Our local respected and long established plumber had unfortunately failed in his attempt to remove a failed immersion heater from a hot water cylinder of 1974 vintage. We were warned this might happen. Sadly the somewhat higher estimate from our local plumber with added VAT made the job considerably more expensive for us than the average. We discussed this and the work seems to have been subcontracted to minimize the VAT element With the work in progress we were held to ransom my what we regarded as an unreasonable extra cost of £150 to replace a faulty flow diversion valve (parts and labour).

    Perhaps some elderly wealthy people would have paid £150 without question but I was aware of the actual cost of the standard diversion valve! Our final settlement left a sour taste for both parties and that is the reason we did not go back.

    I regard myself as an amateur electrician yet always double check that wiring is secure and screws and nuts are properly tightened. Failing to do so is not an acceptable "mistake" especially if it could lead to death, injury or fire.

    Good product design would minimise the risk of "mistakes" and I am sorry you regard this serious discussion as a "rant"
  6. VicS

    VicS New Member

    Thanks for this insight and perhaps others like me are not fully aware where an unqualified electrician is permitted to complete electrical works. If I recall correctly the problem was not associated with a Henley block screwed connections but the uninsulated post with a nut and crimp plate.

    As you rightly say experience counts! After seeing the disaster on my system I tried to do better!

    After reading Screwfix I found my crimp pliers and box of connectors and ferrules but all of the correct size had been used.

    On reflection I am wondering if a wee drop of solder has added to security. The small half loop I made was tinned before putting on the post. After securing the wire solder was applied to the outside of the loop and good flow made through the wire. Don't think there was sufficient heat for the solder to have made strong bond with the terminal.

    All seems well with my finger and thumb torque tested pull rather than a violent tug :)
  7. Coloumb

    Coloumb Screwfix Select

    I use bootlace crimps on flex these days. Regs should be updated to not allow bare flex on terminals without a crimp imo.

    Stands back having lit touch paper.
    MGW likes this.
  8. Bazza-spark

    Bazza-spark Screwfix Select

    Solder should only be used on terminals designed for it. Tinning connections where screw terminals of any type are concerned is not good. If the connection starts to heat up for any reason the flux starts to collapse and makes the connection worse, leading to more overheating and more collapse.

    Cut the soldered bit off and use proper connection methods for the terminals involved.

    Kind regards
  9. HappyHacker

    HappyHacker Active Member

    While I prefer to crimp flex connections I also prefer to use heat resistant 2.5mm flex on immersion heaters. When i look at the number of 13A plugs I have wired over the years without using crimps and no problems I am not sure screwing to flex without a crimp it is a major problem but most plugs do not take 12A for long periods of time as with an immersion. I do see quite a few immersion installations that have not used heat resistant cable which may be a cause of issues.

    I agree that the terminations on immersion heaters and thermostats are very small but for the majority of people they work well with no problems, however the majority of installations I see rarely use the immersion.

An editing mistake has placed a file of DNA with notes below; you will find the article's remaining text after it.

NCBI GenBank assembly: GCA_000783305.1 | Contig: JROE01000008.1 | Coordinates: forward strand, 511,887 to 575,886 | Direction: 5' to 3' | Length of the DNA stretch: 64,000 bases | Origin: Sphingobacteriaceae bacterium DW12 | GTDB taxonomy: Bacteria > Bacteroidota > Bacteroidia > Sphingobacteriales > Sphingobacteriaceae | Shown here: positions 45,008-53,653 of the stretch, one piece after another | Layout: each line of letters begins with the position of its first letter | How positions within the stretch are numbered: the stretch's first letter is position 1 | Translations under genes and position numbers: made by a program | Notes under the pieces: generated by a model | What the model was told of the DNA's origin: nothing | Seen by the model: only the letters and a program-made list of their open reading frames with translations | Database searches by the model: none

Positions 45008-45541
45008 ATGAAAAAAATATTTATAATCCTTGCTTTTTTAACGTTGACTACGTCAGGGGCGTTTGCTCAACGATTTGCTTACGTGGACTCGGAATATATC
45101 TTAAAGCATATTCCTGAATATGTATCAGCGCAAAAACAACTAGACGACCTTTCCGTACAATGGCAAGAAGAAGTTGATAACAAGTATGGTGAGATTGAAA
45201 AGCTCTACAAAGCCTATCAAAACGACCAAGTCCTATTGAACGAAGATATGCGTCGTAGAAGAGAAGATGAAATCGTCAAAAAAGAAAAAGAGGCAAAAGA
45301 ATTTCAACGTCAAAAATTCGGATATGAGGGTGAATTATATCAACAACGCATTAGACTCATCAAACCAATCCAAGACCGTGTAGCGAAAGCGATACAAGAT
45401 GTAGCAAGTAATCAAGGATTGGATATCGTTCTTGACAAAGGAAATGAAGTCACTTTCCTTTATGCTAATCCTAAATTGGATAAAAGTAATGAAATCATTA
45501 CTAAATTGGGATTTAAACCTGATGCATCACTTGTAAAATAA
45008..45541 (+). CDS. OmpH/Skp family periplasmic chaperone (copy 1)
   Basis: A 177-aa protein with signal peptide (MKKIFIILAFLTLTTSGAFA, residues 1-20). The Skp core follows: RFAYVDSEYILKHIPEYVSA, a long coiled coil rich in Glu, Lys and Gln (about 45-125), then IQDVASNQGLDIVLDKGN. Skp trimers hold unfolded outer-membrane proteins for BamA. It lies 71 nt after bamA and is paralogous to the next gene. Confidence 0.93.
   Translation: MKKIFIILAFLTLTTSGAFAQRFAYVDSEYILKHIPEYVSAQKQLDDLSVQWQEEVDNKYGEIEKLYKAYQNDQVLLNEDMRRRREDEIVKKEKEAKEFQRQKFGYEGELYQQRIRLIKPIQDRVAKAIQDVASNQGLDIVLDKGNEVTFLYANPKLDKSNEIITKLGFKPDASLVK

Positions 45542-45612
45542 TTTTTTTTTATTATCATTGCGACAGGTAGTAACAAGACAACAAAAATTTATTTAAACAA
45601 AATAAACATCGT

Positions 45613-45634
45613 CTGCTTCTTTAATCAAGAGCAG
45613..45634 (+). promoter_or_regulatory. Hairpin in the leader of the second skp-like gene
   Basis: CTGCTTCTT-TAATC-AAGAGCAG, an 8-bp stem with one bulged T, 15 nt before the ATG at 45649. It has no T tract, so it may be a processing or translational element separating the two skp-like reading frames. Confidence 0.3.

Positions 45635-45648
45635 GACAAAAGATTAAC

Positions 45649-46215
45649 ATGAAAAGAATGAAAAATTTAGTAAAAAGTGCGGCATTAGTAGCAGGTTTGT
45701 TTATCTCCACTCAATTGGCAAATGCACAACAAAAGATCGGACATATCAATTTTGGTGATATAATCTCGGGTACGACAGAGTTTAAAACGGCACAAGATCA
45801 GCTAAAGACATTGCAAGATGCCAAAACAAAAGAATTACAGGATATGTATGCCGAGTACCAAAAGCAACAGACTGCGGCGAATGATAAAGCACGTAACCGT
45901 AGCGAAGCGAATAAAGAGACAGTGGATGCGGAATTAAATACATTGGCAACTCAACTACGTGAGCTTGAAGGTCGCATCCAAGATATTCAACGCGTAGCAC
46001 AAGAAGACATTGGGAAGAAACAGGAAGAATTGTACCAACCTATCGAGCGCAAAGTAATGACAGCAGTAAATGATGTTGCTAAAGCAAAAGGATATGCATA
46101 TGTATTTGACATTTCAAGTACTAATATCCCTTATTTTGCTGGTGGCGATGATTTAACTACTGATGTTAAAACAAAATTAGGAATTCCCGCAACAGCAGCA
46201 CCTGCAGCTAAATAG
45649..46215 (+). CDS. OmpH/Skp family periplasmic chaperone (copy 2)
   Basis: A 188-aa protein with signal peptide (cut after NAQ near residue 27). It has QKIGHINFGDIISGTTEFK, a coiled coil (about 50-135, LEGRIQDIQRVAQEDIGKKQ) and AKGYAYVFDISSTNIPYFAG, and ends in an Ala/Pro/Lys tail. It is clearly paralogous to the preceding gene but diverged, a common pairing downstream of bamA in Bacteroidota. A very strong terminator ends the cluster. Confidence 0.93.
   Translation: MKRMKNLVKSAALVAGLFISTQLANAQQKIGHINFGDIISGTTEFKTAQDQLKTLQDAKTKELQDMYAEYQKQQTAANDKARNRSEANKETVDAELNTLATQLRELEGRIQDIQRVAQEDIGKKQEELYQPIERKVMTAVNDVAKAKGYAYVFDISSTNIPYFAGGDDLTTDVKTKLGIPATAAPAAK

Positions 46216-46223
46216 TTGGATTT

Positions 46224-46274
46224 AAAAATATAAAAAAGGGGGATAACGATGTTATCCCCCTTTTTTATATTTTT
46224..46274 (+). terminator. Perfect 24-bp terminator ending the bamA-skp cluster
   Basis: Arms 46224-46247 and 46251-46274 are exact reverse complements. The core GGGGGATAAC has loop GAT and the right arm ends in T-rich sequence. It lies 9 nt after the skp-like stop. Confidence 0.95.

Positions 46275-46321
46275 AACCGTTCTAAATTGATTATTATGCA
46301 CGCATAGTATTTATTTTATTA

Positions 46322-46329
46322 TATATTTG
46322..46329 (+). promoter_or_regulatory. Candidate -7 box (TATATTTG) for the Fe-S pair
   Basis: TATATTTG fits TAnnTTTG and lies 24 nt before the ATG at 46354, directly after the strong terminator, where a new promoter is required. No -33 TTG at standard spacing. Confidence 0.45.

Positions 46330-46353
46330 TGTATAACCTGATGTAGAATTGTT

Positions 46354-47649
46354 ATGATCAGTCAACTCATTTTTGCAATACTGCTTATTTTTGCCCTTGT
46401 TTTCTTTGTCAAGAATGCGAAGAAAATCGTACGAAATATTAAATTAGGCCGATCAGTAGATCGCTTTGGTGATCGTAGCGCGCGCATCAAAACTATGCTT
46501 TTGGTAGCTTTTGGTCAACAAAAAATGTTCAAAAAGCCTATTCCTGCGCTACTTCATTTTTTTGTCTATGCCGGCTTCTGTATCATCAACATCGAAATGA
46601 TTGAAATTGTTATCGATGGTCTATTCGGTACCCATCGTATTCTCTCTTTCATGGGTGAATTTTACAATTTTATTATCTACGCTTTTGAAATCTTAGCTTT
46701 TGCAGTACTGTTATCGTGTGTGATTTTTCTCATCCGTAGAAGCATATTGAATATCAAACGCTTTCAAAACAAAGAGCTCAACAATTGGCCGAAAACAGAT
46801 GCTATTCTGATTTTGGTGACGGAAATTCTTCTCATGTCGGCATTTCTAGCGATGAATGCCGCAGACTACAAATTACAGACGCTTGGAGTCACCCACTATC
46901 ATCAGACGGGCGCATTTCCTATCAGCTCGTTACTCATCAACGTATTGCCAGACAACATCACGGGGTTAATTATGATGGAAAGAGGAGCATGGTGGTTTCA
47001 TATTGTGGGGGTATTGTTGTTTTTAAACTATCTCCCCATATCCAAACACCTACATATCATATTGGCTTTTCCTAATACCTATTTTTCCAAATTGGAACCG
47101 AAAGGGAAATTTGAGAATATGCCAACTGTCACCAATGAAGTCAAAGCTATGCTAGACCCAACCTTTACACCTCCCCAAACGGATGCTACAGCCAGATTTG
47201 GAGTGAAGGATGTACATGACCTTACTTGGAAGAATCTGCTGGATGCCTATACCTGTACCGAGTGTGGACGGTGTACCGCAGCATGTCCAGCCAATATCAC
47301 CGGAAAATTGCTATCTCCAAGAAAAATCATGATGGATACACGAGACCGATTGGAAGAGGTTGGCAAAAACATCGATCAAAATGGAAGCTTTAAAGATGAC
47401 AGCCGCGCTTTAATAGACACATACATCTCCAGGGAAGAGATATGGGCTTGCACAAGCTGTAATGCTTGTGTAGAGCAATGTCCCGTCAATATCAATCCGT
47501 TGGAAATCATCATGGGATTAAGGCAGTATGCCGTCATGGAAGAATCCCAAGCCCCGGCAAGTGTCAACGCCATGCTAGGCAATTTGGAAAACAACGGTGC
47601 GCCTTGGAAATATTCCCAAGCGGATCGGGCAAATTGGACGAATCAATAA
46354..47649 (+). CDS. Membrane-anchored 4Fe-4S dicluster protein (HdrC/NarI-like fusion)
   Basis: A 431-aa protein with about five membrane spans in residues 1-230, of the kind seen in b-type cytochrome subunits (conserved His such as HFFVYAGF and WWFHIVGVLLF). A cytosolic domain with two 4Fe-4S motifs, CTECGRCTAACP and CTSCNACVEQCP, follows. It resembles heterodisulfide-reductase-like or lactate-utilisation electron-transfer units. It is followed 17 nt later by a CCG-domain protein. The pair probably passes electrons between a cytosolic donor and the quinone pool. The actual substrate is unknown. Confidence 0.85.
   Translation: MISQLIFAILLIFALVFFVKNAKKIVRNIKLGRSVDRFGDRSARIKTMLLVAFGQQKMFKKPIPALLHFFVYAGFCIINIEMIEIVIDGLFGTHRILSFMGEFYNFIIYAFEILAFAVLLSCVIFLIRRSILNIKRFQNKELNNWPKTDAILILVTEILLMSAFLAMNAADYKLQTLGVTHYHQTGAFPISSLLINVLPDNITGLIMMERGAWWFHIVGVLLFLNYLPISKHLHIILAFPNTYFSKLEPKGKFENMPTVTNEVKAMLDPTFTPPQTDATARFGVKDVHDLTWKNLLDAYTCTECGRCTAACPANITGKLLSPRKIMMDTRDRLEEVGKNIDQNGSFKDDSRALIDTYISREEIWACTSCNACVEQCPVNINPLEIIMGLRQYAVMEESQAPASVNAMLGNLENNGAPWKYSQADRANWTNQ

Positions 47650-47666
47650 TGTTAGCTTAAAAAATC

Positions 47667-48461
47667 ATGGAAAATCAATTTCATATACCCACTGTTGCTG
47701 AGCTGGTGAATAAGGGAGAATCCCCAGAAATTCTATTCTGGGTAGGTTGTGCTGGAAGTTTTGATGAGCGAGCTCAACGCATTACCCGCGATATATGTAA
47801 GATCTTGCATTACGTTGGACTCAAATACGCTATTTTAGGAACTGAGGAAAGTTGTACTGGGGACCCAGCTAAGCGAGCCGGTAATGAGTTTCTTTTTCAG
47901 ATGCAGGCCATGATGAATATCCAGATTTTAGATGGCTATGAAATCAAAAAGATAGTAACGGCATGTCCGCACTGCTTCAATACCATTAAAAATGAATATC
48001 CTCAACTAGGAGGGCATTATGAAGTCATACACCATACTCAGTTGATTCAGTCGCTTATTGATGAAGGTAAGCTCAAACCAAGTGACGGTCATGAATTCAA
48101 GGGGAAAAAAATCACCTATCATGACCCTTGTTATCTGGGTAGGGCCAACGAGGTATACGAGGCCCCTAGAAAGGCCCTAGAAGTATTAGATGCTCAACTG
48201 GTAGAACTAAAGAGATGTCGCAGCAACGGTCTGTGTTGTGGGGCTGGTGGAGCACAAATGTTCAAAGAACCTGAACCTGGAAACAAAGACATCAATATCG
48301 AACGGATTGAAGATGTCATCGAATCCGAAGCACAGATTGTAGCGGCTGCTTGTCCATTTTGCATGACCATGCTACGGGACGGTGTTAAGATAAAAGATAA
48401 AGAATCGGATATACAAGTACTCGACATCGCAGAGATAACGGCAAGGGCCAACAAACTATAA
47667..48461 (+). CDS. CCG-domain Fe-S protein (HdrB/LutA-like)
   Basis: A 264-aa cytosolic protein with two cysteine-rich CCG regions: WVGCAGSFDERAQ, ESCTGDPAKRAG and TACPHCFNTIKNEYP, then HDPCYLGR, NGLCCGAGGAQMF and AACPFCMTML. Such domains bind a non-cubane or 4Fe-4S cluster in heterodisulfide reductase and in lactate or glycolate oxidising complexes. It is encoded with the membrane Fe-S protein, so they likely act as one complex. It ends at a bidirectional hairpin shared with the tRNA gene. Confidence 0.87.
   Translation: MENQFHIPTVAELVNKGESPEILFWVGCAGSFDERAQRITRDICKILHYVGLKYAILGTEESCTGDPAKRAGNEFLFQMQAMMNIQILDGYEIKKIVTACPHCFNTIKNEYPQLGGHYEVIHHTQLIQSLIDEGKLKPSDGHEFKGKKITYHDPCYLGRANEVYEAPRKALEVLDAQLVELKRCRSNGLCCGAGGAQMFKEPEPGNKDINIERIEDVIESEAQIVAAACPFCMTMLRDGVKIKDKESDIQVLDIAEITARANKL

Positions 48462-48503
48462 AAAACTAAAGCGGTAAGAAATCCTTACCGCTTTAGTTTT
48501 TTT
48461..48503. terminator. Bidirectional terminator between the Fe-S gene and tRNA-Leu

10. MGW

    MGW Screwfix Select

    I did like solder, however not lead free, two reasons, one it may not have flowed correct, but more to the point the fumes from the flux used for lead free are extremely bad for your health. You need extractors to use it.

    I did have a bad job, we got some one to fit a wet room, the electrician promised to return but was never seen, however I have that feeling the main contractor may have failed to pay him. And so it was reasonable that he cut his losses.

    We saw the father of the guy who ran the firm trying to fix it all, it was a right mess, he was completely out of his depth. His real problem was out of date tile cement. This turned a 2 week job into 5 weeks and not finished, my son and I took over the job when they walked off site, and I informed LABC we were taking over the work, only to find he had not told them in the first place.

    I think that caused him to go bankrupt. The big issue was not electrics but he moved a door opening without altering the lintel so lintel only held on one side, lucky we found it.

    LABC were also a problem, they did not want to accept my signature to start with, however my son stated that if we were to pay for a third party inspector of course he will need to be higher qualified than my dad, and he has a degree in electrical and electronic engineering. Only then did they back down and decide my signature would be adequate. I would have never stuck my neck out like that, even if it was true. The LABC inspector seemed to have no idea what a C&G2391 was, both my son and I held one.

    To be frank I was not happy, I did not really know what the electrician had done, so I wrote to that effect on the installation certificate, so expected it to be kicked back, however the completion certificate arrived in due course in the post.

    Although Part P only requires registering for certain work, which varies England and Wales, it still covers all domestic work, it states if it complies with BS7671 the year varies England to Wales then it is considered OK. It can also be considered OK if it complies with any EU countries regulations, it does not need to be British. As to how LABC inspectors would read a German document is another question.

    But clearly for any installation you need either an installation certificate which would normally also have a completion or compliant certificate as well, or a minor works certificate. Not issuing these leaves a tradesman wide open. They in real terms protect him more than you.

    So what did it say on the Minor Works? Go on give us a peep.